A University of California Office of the President committee formed Oct. 15 will investigate the statute of limitations and interim investigation measures, among other policies, as part of a review of UC policies on handling sexual harassment and violence cases involving faculty.
UC President Janet Napolitano announced the formation of a committee Oct. 15 in response to the investigation and subsequent resignation of UC Berkeley Professor Geoff Marcy. According to a UC Berkeley press release, the investigation found Marcy had sexually harassed multiple students.
The committee, which will operate under Napolitano’s Task Force on Preventing and Responding to Sexual Violence and Sexual Assault, aims to assess whether the procedures for reporting harassment are clear to all UC constituents.
Chrissy Keenan, co-director of Bruin Consent Coalition and a fourth-year human biology and society student, said she was impressed by Napolitano’s strong response.
Dan Hare, chair of the UC System Wide Academic Senate, and Sheryl Vacca, senior vice president and chief compliance and audit officer for the UCOP, will lead the committee. Students will be selected from Napolitano’s task force, Hare said in an email statement.
Keenan said she thinks part of the problem with reporting and investigating faculty is that according to students, faculty members seem untouchable to students.
“Sexual violence is based on power and it can be intimidating to report,” Keenan said. “In that sense the faculty have more unspoken protection.”
UC spokeswoman Dianne Klein said the process of reporting sexual harassment or assault by a faculty member is not much different from harassment or assault by a student. The student reports cases to the Title IX office or the Confidential Advocate’s Office, she added. While the reporting process is the same, the process of investigating and disciplining faculty is different, Klein said.
Tenured faculty have certain protections that other faculty members do not have. Only regents can dismiss tenured faculty after the investigations have been completed, Klein added.
The current statute of limitations, a law that determines how long a person has to file a lawsuit, for reporting sexual harassment and violence is three years, Klein said. The committee will decide whether the current statute of limitations needs to be revised, because claims of misconduct often occur several years before they are reported.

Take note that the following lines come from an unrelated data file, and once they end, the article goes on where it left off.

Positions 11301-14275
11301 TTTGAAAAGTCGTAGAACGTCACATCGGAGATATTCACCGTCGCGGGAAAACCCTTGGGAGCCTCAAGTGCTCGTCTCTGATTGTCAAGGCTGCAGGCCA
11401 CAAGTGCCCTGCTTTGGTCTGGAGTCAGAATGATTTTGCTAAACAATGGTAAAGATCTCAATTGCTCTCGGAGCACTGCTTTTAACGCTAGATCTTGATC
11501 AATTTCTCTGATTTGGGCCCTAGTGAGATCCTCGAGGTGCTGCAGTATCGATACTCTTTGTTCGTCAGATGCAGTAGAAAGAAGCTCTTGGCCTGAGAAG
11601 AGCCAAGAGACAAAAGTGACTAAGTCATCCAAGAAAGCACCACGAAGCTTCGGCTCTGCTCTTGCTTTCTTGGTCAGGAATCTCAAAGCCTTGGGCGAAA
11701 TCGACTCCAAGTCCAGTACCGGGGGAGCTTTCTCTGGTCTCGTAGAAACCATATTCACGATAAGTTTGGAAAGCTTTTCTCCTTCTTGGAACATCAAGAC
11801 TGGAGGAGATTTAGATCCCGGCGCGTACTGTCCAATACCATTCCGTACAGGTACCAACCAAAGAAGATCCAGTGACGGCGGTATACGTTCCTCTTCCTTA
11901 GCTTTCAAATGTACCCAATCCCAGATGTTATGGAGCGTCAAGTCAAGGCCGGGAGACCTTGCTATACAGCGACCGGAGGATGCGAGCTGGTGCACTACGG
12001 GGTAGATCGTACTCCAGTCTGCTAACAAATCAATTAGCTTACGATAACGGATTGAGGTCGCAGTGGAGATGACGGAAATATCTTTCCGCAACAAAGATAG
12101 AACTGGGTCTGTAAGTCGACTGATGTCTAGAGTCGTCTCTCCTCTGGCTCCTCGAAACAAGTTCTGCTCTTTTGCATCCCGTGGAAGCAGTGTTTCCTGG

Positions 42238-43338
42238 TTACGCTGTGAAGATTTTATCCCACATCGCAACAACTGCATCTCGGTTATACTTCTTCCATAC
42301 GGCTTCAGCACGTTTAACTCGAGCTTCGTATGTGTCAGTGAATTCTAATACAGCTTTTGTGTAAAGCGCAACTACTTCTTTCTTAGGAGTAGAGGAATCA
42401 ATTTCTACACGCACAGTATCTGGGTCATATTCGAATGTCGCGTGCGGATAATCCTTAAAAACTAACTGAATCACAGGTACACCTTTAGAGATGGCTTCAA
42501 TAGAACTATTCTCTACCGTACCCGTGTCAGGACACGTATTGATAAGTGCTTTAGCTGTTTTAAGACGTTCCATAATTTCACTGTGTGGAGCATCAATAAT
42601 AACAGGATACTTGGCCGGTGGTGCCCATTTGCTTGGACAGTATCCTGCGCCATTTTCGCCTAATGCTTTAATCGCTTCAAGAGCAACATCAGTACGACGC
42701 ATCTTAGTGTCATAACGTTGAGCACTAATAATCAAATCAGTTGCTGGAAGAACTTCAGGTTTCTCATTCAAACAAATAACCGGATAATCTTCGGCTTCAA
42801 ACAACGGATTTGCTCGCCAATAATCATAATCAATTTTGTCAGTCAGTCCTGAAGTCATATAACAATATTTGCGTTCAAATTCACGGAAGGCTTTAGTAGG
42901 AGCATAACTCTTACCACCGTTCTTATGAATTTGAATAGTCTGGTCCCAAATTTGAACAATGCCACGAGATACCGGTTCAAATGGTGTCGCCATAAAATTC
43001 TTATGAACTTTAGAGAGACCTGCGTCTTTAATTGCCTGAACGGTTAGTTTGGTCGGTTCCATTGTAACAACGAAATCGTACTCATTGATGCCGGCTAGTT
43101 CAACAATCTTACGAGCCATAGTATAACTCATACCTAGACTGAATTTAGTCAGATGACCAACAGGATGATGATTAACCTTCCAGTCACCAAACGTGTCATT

Keenan said she thinks survivors sometimes do not feel comfortable telling anyone or reporting their assault for a while afterward.
“We can’t say because it was four years ago, it doesn’t count,” Keenan said.
Interim procedures are measures that provide the individual reporting the harassment with additional protections while the investigation is underway. Keenan said she thinks the UC policy needs additional interim measures for sexual harassment or violence investigations that involve faculty members.
“I think we should remove faculty from teaching environments and not allow them to act as advisers to students until the investigation is over,” Keenan said.
UC spokeswoman Kate Moser said there is a systemwide policy on sexual harassment, but each campus executes the policy differently. UCLA spokesman Ricardo Vazquez referenced the UC interim sexual harassment policy when asked about UCLA’s policy for reporting sexual harassment from faculty.
UCLA’s procedure for reporting and responding to sexual harassment begins with a report to a sexual harassment officer, according to UCLA procedure 603.1. The officer then informs individuals about various ways to report the assault, including an early resolution, a formal investigation or grievance procedures. The officer would also discuss interim protections, such as making alternative housing arrangements.
The goal of an early resolution is to resolve the issue as quickly as possible with the cooperation of all parties. If an early resolution fails, the complainant can pursue a formal investigation. In a formal investigation, an investigator reviews the complaint and makes a formal report, which can lead to a referral for disciplinary action. A grievance procedure is a formal statement of complaint.
The investigator would interview the individual and the accused, and other sources as needed. After the investigation is completed, the investigator would submit a written report to officials who can resolve the complaint. Both parties are informed if the investigation found a violation of the UC policy. If investigators determine a violation, officials would decide disciplinary action, which could include termination, according to the procedure.
The committee will submit its recommendations by Feb. 29, 2016.